On Jan. 31, 2003, Bush was scheduled to meet again with Blair at Camp David, but a mix of rain and ice kept them at the White House. Blair told Bush that he needed to get a second U.N. resolution. He had promised that to his party at home, and he was confident that together he and Bush could rally the United Nations and the international community.
Bush was set against a second resolution. So were Cheney and Powell -- a rare case in which they agreed. The first resolution had taken seven weeks, and this one would be much harder. But Blair had the winning argument. It was necessary for him politically. It was no more complicated than that, an absolute political necessity. Blair said he needed the favor. Please.
Bush jokes with Blair in February 2001. During talks on Iraq, Bush said he did not want to see Blair's government go down.
(Doug Mills -- AP)
That was language Bush understood. "If that's what you need, we will go flat out to try and help you get it," he told Blair. He also didn't want to go alone, and without Britain he would be close to going alone.
"Blair's got to deal with his own Parliament, his own people, but he has to deal with the French-British relationship as well, and its context within Europe," Bush said later. "And so he's got a very difficult assignment. Much more difficult, by the way, than the American president in some ways. This was the period where slowly but surely the French became the issue inside Britain."
Bush called it "the famous second-resolution meeting" and said Blair "absolutely" asked for help. The new resolution, which would declare that Hussein had "failed to" comply, was introduced in late February, but the efforts to get other Security Council members to sign on floundered.
Pleading for Votes
On March 12, three days after he had declined Bush's offer for Britain to not use its troops in combat, Blair called Bush for an update on where things stood in the Security Council.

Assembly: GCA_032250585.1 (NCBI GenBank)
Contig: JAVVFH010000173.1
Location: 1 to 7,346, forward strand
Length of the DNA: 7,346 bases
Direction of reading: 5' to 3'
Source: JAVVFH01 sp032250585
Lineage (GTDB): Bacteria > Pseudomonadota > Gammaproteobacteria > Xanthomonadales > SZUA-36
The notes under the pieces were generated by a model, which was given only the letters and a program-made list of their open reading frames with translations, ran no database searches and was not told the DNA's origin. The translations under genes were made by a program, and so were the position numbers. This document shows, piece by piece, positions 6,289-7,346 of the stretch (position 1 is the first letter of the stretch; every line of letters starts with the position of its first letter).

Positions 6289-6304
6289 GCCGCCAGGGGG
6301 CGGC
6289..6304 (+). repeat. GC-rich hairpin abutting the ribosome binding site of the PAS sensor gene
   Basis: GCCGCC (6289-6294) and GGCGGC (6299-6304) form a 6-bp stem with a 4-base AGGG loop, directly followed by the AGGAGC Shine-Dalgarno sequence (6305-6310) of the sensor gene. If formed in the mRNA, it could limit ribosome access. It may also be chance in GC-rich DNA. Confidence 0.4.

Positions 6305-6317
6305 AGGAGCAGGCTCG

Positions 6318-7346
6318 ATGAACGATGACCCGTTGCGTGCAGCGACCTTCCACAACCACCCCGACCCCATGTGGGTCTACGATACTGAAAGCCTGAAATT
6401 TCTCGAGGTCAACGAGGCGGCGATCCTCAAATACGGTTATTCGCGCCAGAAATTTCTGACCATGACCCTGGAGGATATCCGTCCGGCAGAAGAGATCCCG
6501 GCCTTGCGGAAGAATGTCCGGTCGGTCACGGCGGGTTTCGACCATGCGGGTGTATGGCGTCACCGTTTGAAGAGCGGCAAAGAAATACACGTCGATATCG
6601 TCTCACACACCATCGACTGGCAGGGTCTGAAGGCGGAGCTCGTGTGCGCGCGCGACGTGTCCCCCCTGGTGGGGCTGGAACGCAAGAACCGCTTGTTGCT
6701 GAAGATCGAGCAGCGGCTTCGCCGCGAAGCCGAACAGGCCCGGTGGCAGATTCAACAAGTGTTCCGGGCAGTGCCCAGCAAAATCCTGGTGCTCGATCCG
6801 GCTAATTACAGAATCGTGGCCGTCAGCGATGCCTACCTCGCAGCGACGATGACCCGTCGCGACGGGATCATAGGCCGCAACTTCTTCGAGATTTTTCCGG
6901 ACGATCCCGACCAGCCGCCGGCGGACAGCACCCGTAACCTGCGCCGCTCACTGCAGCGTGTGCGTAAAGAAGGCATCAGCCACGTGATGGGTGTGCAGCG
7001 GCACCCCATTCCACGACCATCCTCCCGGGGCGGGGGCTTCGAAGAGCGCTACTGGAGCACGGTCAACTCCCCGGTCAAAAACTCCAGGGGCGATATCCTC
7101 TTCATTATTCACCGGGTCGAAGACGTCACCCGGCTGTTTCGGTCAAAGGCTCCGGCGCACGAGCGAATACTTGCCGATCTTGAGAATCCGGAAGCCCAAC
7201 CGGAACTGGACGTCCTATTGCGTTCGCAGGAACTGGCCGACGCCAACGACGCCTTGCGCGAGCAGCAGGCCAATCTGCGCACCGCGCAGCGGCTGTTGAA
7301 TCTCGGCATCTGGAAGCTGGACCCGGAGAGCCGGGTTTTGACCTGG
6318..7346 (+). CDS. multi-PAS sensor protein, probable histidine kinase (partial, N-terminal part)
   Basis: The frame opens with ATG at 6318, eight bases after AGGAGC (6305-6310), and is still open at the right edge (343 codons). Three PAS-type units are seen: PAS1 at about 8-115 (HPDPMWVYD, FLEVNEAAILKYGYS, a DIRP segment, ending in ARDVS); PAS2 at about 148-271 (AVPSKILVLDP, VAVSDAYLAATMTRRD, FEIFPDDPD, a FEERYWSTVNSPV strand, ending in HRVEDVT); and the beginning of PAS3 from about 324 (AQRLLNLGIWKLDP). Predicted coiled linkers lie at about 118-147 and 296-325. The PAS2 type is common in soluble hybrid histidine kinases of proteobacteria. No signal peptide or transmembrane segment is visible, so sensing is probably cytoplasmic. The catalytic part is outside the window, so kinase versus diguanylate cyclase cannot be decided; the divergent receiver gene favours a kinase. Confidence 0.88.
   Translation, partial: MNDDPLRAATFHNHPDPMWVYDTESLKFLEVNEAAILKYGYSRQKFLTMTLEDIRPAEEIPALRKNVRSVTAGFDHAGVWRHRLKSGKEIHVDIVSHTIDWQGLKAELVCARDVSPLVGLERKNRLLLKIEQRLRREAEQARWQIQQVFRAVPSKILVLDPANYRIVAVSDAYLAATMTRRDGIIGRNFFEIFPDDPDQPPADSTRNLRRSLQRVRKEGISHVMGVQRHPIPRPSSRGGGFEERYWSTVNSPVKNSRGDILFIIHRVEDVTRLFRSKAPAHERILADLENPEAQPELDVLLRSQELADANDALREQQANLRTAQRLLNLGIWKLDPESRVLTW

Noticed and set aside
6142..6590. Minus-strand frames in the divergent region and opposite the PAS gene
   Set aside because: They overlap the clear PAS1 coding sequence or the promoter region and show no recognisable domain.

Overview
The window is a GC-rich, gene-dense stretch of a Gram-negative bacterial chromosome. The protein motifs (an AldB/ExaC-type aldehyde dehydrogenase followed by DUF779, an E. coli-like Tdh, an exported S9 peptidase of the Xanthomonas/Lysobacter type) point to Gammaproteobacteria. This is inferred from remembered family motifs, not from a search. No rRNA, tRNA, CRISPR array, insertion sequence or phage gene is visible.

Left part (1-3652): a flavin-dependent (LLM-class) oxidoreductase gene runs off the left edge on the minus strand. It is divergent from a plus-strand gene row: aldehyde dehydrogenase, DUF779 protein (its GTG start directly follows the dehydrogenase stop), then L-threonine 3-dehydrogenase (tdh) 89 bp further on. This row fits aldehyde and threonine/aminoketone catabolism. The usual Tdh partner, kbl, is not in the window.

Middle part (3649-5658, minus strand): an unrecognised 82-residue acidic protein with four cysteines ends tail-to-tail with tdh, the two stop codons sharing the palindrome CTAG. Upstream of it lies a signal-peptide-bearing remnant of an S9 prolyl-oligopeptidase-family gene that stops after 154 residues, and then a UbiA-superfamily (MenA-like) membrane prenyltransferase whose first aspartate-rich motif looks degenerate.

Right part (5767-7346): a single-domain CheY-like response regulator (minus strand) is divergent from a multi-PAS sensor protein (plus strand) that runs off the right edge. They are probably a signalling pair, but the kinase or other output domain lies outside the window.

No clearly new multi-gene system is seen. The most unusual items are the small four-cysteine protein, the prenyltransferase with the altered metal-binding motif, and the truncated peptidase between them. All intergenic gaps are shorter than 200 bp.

"If we don't have the votes," Bush said, "pull it down. We're through." He had had it with the resolutions.
"Would you try one more time?" Blair asked, referring to the key votes of Mexican President Vicente Fox and Chilean President Ricardo Lagos.
"Of course," Bush said. "I'd be glad to do that."
Bush called Fox. "Vicente, I'm insisting there be a vote tomorrow in the U.N. Can we count on your vote?"
"Exactly what's the language like in the resolution?" Fox asked.
"Vicente, we've debated this issue long enough. The security of the United States is on the line. I want your vote."
Fox said he would get back to Bush. Later, during dinner, Rice called Bush to say she had received a phone call saying that Luis Ernesto Derbez, Mexico's foreign minister, was now in charge of the Mexican policy because Fox had to go into the hospital for back surgery.
"Interesting," Bush said. He called Lagos -- a distinguished leader in Bush's view, so he was polite. No threats.
"Can we count on your vote?" Bush asked the 65-year-old Socialist leader.
"Are you sure it's time to bring up the vote?"